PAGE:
Op-Ed: Haiti in Crisis Again: What Does It Mean for the V.I.?

Mark and Gemma Wenner (Photo courtesy Mark Wenner)

Haiti has been a fragile state, marked with political instability, wracked with violence, mired in deep poverty, suffering from extensive deforestation and environmental degradation, heavily dependent on foreign external assistance and remittances, and highly vulnerable to natural disasters for some time.

Developments in recent weeks suggest that Haiti, a country of 11 million, is careening toward anarchy. This grave situation is likely to trigger massive movements of people internally, from the capital, Port au Prince, with a population of approximately 3 million, to provincial towns and successive waves of outmigration to nearby countries and territories, including the U.S. Virgin Islands.

The U.S. and CARICOM have pressured the beleaguered unelected Prime Minister Ariel Henry to resign and hastily proposed a transitional government and presented its plan to the Haitian people. On the security front, the United Nations has been trying to mobilize a multilateral police force for over a year to help restore order and a modicum of security, but it has not come to fruition.

As of February 29, only five countries, Bahamas, Benin, Bangladesh, Barbados, and Chad, have pledged a small number of police personnel. Only $10.8 million has been deposited into a trust fund to support the mission. The U.S. offered $300 million to the Kenyan government to dispatch 1,000 special police force officers, but the Kenyan government and people are divided. While the country’s president supports deployment, the Supreme Court and many others in civil society are opposed to dispatching Kenyan special police to Haiti. The pledged forces to date from the Bahamas, Barbados, Benin, Bangladesh, and Chad are a tiny fraction of the total number of estimated gang members, 20-30,000.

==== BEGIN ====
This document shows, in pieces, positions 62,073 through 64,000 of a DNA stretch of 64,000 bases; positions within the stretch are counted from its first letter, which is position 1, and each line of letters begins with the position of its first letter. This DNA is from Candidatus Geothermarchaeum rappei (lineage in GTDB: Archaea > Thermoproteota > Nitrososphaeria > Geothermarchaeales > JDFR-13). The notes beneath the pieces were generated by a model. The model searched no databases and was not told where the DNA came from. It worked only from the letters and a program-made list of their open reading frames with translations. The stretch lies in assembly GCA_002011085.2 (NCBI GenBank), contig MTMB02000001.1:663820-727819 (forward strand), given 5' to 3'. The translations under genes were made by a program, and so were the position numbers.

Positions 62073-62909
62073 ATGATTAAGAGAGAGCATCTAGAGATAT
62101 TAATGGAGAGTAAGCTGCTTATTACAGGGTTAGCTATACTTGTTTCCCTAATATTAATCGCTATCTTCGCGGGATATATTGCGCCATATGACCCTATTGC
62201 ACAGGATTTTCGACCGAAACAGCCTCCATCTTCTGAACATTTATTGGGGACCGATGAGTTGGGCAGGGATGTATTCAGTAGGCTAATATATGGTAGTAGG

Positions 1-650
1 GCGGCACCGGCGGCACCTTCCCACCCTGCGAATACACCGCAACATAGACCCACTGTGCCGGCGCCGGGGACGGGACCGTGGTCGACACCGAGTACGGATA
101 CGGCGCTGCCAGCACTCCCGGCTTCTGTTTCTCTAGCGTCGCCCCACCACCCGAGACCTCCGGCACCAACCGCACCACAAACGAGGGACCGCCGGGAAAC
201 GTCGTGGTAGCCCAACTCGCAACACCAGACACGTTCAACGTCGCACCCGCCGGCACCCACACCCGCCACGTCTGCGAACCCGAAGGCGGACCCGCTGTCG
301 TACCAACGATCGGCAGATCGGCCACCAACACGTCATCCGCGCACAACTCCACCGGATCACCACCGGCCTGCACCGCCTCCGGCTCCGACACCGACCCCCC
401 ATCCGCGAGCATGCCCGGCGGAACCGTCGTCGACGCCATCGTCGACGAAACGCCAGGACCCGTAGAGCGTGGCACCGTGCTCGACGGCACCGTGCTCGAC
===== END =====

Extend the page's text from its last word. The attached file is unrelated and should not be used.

The CARICOM political plan calls for a nine-person presidential council that includes representatives from different parts of society, traditional political parties, civil society organizations, the private business sector, and the religious sector with a mission to restore the rule of law and organize immediate elections. There are no duly elected officials; everyone’s term has long expired. The prospects of stabilizing Haiti, however, lie beyond traditional political actors; it lies mainly with the disposition of the approximately 200 armed gangs that have between 20-30,000 members and who have essentially overrun the country. One of the prominent gang leaders, Jimmy “Barbecue” Cherizier, has unequivocally denounced the transitional plan, rejects the use of foreign troops and police to restore order, and is calling for a “revolution” against the traditional elite that he claims has ruined Haiti.